One has to think broader in order to answer those questions. Sure you can imagine a magical 'spring' being attached to a baseball, but there is no way to attach it to the light ray. There is simply not enough magic in this world.
Instead, let's focus on what forces could be actually applied to light. Currently, we are aware of four different types of interactions: electromagnetism, strong and weak nuclear forces, and finally, gravity.
Classical electromagnetism does not influence light because of the linearity of its equations of motion (the Maxwell equations). In classical electrodynamics, light is just an electromagnetic wave propagating in space-time. This wave is a solution of the linear homogeneous Maxwell equations, which is a specific realization of the general principle:
Any solution of a linear inhomogeneous differential equation can be expanded as a sum of some particular solution (vanishing at infinity and corresponding to the physical electromagnetic-interaction part of electromagnetism) and any solution of the corresponding homogeneous differential equation. Moreover, all solutions of the homogeneous Maxwell equations are plane waves (identified by momenta and polarization) which we experience as light.
Therefore, classical electromagnetic fields can not in any way influence the motion of light.
In quantum electrodynamics, which is a much more fundamental theory of nature, however, everything is much more complicated. Light is actually made of tiny quanta called photons which have electromagnetic charge zero (and therefore aren't influenced by E/M fields just like in classical theory). However, the overall equations of motion are no longer linear because of other charged quantum fields (for example, the electron/positron field).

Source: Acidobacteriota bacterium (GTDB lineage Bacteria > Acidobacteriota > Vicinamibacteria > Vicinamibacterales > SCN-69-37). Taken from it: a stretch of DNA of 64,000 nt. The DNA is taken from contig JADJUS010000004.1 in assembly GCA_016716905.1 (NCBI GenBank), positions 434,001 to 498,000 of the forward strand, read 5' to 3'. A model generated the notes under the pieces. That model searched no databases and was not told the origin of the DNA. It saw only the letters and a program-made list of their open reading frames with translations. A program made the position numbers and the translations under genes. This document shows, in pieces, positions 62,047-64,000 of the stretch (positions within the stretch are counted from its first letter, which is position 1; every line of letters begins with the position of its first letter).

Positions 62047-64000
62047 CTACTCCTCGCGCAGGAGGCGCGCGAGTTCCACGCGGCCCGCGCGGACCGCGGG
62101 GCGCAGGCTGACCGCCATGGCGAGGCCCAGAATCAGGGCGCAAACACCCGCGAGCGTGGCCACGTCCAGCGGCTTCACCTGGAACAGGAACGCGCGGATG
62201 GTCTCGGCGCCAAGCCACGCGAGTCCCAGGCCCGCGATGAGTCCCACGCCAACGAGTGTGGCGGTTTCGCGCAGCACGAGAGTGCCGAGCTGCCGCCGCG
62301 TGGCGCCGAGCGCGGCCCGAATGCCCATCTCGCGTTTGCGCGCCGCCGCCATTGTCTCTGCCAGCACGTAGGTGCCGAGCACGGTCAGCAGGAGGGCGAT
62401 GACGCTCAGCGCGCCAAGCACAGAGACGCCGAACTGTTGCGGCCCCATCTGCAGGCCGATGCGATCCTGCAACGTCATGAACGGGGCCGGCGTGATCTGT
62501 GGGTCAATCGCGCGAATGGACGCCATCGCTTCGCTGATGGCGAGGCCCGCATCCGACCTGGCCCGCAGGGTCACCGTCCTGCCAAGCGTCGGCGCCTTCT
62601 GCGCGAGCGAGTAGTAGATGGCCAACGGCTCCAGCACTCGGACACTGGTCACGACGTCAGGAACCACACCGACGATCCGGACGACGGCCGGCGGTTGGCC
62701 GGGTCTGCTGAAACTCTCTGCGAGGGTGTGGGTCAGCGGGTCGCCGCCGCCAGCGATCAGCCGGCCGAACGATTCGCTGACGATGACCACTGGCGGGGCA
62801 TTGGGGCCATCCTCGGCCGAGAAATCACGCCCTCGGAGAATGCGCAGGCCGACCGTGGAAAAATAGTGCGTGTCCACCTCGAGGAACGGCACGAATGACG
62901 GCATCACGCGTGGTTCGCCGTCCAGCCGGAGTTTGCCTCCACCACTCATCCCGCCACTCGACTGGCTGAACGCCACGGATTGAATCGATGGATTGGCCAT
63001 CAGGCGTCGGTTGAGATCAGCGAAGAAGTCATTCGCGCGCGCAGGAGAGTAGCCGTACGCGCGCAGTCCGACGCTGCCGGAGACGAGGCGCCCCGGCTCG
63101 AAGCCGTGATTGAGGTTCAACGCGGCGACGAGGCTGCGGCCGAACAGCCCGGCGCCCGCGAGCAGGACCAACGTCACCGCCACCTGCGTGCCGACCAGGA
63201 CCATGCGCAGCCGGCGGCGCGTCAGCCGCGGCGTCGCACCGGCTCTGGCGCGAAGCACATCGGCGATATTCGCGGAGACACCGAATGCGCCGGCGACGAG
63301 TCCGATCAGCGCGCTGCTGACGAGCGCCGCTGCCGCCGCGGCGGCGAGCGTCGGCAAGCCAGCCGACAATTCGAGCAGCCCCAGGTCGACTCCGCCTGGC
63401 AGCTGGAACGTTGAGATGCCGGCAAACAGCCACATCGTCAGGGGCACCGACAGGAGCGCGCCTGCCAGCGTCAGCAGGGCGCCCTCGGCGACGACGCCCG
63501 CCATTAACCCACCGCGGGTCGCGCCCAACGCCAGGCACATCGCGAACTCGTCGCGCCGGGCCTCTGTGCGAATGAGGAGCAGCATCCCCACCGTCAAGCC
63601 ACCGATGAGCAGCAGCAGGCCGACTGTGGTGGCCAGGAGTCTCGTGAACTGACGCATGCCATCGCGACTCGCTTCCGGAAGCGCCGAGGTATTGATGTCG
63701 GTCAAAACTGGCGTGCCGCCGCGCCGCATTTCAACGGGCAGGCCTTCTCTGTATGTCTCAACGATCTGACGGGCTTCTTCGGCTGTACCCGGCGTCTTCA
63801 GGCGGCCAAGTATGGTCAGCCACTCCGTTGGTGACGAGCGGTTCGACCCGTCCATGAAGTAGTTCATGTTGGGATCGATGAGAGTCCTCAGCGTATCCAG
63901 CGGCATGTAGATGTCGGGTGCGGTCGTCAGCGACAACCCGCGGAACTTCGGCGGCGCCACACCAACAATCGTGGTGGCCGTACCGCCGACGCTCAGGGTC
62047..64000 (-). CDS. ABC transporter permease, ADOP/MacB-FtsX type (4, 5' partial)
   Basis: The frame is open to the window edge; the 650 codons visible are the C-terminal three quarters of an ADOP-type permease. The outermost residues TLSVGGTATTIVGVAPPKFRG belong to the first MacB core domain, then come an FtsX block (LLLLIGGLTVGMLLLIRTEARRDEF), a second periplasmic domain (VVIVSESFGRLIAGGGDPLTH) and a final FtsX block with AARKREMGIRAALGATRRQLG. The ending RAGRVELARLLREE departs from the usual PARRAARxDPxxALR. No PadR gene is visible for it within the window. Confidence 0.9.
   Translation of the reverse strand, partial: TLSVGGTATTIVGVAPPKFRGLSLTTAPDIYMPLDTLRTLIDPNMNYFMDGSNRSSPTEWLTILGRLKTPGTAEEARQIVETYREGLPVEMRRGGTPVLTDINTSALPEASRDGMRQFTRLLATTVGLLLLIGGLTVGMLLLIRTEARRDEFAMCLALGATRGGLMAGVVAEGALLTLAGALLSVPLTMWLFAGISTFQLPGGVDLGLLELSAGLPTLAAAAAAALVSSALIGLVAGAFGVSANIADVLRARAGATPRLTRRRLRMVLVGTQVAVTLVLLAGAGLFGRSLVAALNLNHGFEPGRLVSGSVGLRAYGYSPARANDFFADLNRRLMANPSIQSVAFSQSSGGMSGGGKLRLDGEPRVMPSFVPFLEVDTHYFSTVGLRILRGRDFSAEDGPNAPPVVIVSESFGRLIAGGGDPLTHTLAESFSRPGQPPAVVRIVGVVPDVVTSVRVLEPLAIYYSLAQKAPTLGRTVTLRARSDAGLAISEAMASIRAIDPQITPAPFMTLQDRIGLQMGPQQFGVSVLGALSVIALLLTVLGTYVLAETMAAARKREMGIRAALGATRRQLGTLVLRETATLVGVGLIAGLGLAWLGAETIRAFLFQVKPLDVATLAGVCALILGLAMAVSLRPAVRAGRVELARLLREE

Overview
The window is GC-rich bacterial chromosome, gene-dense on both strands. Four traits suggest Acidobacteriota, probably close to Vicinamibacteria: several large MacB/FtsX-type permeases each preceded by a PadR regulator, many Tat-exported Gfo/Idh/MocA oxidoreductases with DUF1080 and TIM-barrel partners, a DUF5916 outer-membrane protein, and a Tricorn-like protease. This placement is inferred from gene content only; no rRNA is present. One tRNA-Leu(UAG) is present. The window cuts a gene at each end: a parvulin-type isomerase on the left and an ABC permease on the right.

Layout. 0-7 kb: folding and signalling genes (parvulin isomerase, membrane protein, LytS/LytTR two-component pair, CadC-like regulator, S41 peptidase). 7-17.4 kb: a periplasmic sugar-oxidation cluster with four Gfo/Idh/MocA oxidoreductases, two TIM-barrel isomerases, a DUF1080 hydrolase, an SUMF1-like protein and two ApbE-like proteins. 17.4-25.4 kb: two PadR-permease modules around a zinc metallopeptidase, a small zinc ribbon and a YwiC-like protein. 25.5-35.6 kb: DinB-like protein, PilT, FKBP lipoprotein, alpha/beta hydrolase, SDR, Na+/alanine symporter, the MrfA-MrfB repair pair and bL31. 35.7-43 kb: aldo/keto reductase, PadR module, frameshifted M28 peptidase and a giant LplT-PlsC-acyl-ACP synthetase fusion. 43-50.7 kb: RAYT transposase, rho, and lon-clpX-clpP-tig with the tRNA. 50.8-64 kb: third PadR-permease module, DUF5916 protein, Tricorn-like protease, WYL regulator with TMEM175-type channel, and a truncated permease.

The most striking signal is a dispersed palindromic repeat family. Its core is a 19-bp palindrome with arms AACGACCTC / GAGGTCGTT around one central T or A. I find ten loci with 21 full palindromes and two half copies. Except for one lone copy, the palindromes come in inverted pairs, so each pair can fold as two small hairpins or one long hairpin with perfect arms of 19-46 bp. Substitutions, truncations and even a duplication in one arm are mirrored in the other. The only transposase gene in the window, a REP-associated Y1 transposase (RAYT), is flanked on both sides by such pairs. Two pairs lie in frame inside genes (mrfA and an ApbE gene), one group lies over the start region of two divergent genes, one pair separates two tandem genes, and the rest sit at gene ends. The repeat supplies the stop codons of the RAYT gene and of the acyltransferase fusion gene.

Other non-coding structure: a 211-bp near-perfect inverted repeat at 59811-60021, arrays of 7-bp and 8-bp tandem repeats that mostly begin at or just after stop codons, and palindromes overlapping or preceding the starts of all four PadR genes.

This makes photons behave very much differently. They can spontaneously transform into pairs of electrons and positrons (this was actually experimentally observed millions of times and is called pair production). They can even interact with each-other by means of exchanging virtual electrons. Light can also be emitted or absorbed by electrons, which is how we experience its presence after all.
But these effects can only be observed with photons of much greater frequency than those visible to us, humans. Photons from visible spectrum would still travel through weak electromagnetic fields relatively untouched.
Now comes the most interesting part: gravity. The current widely-accepted theory of gravity is Einstein's General Relativity. One of the basic ideas of General Relativity is that gravity is not a physical field in the usual sense, but is described by the geometry of spacetime itself. This immediately implies that even the propagation of light is influenced by gravity (since light propagates in spacetime). So yes, light rays get bent by gravity. This was actually observed experimentally several times during the 20-th century by looking at how the light from stars is bent by the gravitational field of the Sun (these experiments are quite famous, because the only time one can observe the Sun and stars simultaneously is at the time of a total solar eclipse).
Note that the gravitational bending of the light can only be explained by General Relativity. Therefore you can not use special relativistic formulas (like you do in your question).